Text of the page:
Surgical emergency

Operate ASAP
-Within 48hr
(stastistically significant improvement and difference if surgery

24

How many undergoing discectomy for cauda equina syndrome do NOT regain normal urinary function?

How many with motor deficits never regain full power?

How many with sensory deficits never regained normal sensation?

30%

25%

33%

25

How many undergoing discectomy for caude equina syndrome do NOT get normal perianal parasthesiae back?

How many have persistent sexual dysfunction

25%

26%

26

Cervical and lumbar spondylosis sees degenerative change in which two places?

Facet joints
Discs

27

What may cause loss of consciousness in cervical spondylosis?

Vertebral artery passing through foramina transversaria may get nipped/occluded in cervical spondylosis causing may lose consciousness

28

What is the treatment of cervical spondylosis?

Nonoperative

29

Describe the ligaments of the spine

Anterior Longitudinal Ligament
-Along the front of the vertebral bodies (broad, strong)

Posterior Longitudinal Ligament
-Along the backs of the vertebral bodies (i.e. front of the spinal canal; narrower)

Ligamentum Flavum
-Between laminae

Interspinous and supraspinous ligaments
-Between spinous processes

Intertransverse Ligament
-Between transverse processes

30

How do you distinguish spinal claudication from vascular claudication

Spinal usually bilateral

Sensory dysaesthesiae

Poss weakness (foot drop- tripping)

Takes several minutes to ease after stopping walking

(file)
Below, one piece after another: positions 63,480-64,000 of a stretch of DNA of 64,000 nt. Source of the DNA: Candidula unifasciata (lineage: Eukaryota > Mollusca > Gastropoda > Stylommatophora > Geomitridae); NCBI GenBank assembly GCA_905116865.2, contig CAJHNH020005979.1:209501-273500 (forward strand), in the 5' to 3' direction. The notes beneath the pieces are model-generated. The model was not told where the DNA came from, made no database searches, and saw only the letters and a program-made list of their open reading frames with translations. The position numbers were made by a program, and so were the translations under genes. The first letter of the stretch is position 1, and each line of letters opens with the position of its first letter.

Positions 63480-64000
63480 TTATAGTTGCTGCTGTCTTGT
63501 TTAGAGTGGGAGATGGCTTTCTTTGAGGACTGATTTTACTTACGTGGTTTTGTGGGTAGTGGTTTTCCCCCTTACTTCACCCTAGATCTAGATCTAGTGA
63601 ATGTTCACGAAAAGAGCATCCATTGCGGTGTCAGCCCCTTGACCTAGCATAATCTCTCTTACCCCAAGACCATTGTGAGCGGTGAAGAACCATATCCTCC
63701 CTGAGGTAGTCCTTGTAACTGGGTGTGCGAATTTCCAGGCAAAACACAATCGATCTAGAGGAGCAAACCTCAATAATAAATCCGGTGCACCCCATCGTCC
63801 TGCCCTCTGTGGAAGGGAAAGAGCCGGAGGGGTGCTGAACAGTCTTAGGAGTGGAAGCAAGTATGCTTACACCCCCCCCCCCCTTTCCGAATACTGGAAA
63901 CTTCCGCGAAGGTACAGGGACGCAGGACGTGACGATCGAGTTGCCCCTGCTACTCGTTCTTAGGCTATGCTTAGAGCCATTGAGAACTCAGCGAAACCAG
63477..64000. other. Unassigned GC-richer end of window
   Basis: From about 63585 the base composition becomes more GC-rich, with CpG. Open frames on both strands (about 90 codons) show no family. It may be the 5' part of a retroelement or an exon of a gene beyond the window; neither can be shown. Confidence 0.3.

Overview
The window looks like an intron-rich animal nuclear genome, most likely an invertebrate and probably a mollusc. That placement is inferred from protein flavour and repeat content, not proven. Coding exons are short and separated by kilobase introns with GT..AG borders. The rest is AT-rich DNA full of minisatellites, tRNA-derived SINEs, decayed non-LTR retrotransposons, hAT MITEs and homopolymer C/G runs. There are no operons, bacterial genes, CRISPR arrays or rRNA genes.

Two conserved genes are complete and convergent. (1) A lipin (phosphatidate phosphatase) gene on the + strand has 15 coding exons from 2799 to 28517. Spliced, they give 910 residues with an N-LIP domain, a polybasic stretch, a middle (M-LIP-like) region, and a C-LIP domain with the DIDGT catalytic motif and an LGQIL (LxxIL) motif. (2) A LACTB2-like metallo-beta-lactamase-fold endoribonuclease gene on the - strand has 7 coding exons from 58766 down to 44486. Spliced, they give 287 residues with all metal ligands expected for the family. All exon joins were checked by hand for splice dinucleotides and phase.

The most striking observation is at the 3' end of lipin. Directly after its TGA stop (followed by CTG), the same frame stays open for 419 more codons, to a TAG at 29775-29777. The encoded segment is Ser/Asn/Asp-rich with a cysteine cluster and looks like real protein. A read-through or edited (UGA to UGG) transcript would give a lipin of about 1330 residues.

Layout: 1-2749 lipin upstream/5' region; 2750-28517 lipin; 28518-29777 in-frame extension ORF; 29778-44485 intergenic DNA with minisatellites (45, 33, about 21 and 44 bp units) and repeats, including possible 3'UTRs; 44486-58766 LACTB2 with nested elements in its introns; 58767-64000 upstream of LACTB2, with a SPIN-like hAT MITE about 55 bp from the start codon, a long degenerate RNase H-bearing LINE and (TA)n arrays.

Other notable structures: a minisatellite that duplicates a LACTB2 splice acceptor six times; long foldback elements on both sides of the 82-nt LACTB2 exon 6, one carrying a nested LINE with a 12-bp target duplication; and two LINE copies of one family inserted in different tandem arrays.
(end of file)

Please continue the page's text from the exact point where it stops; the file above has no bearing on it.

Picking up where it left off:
Worse walking down hills because the spinal canal becomes smaller in extension, better walking uphill or riding bicycle

31

What are the 3 types of spinal stenosis?

Lateral recess stenosis
Central stenosis
Foraminal stenosis

32

What are the treatment options for lateral recess stenosis?

Nonoperative
Nerve root injection
Epidural injection
Surgery

33

What is the treatment of central stenosis?

Nonoperative
Epidural steroid injection
Surgery

34

What is the treatment for foraminal stenosis?

Nonoperative
Nerve root injection
Epidural injection
Surgery

35

What are the symptoms of spondylolysis?

Low back pain

Occasionally radicular symptoms

36

How do you investigate spondylolysis?

Plain radiographs
CT
MRI
Bone scan

37

WHat is the treatment of spondylolysis?

Nonoperative
Injection therapy
Surgery

38

What are the two ways to classify spondylolisthesis?

Radiographic (Meyerding)
Aetiologic (Wiltse)

39

What are the 5 Aetiological (Wiltse) classifications for spondylolisthesis?

Congenital
Isthmic
Degenerative
Traumatic
Pathologic

40

What is spondyloptosis in spondylolisthesis?

Body of L5 sitting in front of S1

41

What are the symptoms of spondylolisthesis?

Often vary with type of spondylolisthesis

42

What is the treatment for spondylolisthesis?

Depends on symptoms
-Conservative with lifestyle changes
-Surgery for persistent pain +/- nerve root entrapment